Yet the desire for self preservation persists--and not as a blind instinct in man, but a rational purpose that places inestimable value on human life. Why? Science has no answer to that question. Much less can it deal with the ethical dilemma created by the fact that out of such concern came eugenics: the desire not just to preserve but to improve the human race--at the expense of those members considered expendable. As J.C. Sanford points out:
Darwin’s book, Origin of the Species and the Survival of Favored Races, introduced the new idea that strong and continuous selection ("survival of the fittest") might halt this perceived degenerative trend [in the human species]. Darwin repeatedly pointed to human efforts in animal and plant breeding as a model for such man-directed selection.
In his book, The Descent of Man, Darwin...contended that there is a need for superior races (i.e., the white race) to replace the "inferior races." This ushered in the modern era of racism, which came to a head in Hitler’s Germany.
Before World War II, many nations, including America, had government-directed eugenics programs [which] included forced sterilization of the "unfit," and aggressive promotion of abortion/fertility-control for the underclasses. Ever since the time of Darwin, essentially all of his followers have been eugenicists at heart, and have advocated the genetic improvement of the human race.
When I was an evolutionist, I also was, at heart, a eugenicist. The philosophers and scientists who created the modern "synthetic theory" of evolution were uniformly eugenicists. However, after the horrors of WWII, essentially all open discussions of eugenics were quietly put aside.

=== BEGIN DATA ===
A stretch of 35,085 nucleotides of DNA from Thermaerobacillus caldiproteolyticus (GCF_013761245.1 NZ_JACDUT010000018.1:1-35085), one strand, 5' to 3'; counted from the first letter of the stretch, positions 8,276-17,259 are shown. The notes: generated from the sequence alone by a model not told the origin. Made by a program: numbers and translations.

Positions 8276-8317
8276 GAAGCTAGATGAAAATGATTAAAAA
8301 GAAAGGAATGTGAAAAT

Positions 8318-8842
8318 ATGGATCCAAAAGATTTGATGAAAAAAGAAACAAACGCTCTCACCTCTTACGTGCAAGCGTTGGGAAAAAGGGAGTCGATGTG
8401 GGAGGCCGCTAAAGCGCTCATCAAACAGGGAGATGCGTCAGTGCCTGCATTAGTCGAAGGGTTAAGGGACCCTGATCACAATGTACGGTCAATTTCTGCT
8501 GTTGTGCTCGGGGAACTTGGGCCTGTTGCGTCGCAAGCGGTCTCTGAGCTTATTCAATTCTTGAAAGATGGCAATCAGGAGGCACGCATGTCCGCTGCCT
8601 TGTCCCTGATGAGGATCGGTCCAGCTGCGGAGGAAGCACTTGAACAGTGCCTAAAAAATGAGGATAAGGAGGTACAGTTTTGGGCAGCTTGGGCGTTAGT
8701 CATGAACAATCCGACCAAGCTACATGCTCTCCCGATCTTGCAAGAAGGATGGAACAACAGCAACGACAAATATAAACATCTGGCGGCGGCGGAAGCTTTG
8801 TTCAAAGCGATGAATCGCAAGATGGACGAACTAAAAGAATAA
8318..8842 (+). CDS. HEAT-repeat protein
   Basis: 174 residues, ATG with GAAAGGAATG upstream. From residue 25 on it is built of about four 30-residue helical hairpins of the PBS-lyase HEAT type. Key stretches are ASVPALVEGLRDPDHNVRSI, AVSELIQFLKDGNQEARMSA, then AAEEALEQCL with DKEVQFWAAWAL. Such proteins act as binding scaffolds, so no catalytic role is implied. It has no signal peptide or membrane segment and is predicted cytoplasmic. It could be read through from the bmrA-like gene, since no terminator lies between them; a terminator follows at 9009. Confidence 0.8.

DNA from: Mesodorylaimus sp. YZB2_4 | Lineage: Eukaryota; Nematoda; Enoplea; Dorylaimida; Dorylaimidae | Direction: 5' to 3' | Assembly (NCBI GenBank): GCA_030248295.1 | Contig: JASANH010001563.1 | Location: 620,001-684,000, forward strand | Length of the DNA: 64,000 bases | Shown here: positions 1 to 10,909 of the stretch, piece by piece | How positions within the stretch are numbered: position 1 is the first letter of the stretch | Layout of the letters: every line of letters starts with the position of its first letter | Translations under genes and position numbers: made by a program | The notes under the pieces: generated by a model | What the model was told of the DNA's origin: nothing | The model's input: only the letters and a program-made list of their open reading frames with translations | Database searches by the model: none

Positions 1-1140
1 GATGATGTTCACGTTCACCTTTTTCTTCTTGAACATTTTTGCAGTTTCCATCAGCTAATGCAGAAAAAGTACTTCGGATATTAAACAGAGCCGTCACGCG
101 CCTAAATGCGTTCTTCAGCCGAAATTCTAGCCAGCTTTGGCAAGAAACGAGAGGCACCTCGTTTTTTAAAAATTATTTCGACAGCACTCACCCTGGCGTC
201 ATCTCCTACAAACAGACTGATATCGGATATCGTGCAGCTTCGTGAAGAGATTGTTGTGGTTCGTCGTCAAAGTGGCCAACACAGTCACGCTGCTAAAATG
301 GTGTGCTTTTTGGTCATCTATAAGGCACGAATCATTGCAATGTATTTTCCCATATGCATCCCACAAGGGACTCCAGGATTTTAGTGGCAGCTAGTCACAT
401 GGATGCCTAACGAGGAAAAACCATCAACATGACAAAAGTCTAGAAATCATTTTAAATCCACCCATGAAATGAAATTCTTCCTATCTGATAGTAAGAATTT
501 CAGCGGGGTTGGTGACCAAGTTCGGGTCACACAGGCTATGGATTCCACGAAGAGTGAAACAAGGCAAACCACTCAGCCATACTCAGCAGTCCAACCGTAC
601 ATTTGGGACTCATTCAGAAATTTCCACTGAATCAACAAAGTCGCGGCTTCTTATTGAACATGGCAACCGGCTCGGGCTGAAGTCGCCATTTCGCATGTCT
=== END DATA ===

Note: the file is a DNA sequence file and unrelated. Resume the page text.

It is difficult to imagine how evolutionists can justify anyone’s concern for the survival, much less planned "improvement" of the human race by eugenics programs. After all, aren’t all living things merely lumps of a peculiar form of the same matter the universe itself is made of and holds in such contempt that it consumes it as fuel to keep the stars burning? Won’t it all sink into oblivion eventually according to the second law of thermodynamics with not even a surviving memory? Then why should we, who will be gone in a mere 70, 80, 90, or perhaps even 100 plus years--why should we care and plan for future equally temporary generations?
Why should anyone care who or what lives or dies? Yet that apprehension persists not just for oneself but for others, and most irrationally, for "endangered species" that natural selection would exterminate if we did not interfere--and even for the environment itself. Could natural selection have created this ethical anxiety that is clearly peculiar to the human species?